“Memory is the treasury and guardian of invention.”
– Rhetorica ad Herrenium
The Latin term memoria traditionally refers to the Classical ars memoria, or “art of memory,” techniques developed to collect and retain ideas and knowledge—what we now call mnemonics. A common technique of memoria was the construction of a virtual space—often a temple, theater, or room—features of which would be assigned to concepts and information. These elements could then be discovered and employed to “invent” or construct statements during oratory and debate. In the Renaissance, the memory theater or temple became associated with a more abstract project: constructing a catalogue of universal knowledge contained and represented in a virtual space. And so I very loosely use this phrase to describe the site Memoria Mundi. It is a catalogue of sorts: a “Temple of Time” that houses the less-familiar items, ideas, trends, narratives, and other detritus constituting history and culture. In short, Memoria Mundi is my cabinet of curiosities, an episodic, achronological, and apolitical hodge-podge, by its very nature a problematic and incomplete reconstruction of the past. It unapologetically makes no claim to be otherwise. But—I hope—you will find this Temple of Time an interesting and stimulating place to visit. Please take a look around. You can stay as long as you’d like.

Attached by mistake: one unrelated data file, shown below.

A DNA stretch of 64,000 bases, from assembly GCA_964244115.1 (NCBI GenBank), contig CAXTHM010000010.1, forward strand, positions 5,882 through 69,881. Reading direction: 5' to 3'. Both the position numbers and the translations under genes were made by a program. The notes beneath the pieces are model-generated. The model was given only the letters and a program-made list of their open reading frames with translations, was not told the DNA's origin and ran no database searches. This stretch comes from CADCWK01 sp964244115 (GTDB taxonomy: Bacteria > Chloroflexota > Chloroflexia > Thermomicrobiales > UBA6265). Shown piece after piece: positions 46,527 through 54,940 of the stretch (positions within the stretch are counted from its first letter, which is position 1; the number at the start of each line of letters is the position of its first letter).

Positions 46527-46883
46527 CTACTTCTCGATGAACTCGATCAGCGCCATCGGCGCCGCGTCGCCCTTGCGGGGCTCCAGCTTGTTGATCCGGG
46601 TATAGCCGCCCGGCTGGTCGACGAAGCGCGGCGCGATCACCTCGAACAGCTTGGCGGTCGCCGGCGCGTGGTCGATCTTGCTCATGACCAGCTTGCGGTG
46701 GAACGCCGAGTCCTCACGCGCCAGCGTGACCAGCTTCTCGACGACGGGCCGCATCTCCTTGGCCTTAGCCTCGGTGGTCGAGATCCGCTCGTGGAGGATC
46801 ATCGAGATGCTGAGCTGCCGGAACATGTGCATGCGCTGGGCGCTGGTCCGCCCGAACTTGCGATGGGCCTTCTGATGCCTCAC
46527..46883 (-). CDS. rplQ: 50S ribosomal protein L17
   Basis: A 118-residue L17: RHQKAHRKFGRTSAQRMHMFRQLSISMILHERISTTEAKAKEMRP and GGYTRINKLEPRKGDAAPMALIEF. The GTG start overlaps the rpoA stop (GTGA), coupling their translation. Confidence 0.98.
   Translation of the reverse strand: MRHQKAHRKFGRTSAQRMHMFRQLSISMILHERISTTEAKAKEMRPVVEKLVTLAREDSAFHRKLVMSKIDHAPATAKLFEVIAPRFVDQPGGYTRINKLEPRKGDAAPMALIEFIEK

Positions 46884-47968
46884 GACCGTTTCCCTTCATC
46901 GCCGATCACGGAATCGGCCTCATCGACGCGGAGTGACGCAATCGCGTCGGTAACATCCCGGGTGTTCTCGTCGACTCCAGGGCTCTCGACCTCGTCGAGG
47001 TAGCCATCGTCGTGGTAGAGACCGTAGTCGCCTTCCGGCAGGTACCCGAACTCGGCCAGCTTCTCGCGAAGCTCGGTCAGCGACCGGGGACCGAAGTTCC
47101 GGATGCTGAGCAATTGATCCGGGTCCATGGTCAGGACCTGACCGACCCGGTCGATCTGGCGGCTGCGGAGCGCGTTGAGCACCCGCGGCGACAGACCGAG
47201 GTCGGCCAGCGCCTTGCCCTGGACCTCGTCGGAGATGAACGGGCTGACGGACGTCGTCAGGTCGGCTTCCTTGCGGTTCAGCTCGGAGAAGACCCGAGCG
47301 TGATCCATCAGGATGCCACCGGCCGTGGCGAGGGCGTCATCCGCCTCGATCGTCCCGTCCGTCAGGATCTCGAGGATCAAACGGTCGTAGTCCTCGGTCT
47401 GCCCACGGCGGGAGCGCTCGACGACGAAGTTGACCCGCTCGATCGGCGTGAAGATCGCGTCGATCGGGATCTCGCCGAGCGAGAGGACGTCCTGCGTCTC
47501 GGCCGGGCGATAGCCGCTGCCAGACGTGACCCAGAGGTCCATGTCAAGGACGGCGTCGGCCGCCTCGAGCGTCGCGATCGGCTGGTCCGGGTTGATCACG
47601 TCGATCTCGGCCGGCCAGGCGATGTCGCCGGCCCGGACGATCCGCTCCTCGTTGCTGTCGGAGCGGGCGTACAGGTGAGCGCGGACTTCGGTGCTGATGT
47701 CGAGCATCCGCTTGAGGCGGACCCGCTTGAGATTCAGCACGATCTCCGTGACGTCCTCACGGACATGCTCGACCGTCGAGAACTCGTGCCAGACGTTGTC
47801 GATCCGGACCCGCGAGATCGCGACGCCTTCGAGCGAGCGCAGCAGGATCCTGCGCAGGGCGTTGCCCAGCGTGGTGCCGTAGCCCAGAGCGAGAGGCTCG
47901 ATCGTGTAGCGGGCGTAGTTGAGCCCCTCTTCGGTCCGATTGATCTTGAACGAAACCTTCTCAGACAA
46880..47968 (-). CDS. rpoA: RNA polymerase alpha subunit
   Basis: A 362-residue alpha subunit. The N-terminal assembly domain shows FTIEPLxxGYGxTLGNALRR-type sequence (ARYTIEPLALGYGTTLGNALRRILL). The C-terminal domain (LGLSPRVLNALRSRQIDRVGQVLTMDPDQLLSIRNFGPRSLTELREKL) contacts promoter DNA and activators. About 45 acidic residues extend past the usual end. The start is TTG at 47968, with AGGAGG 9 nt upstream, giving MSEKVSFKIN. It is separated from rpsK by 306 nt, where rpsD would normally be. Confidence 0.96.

- Lisa Hirschfield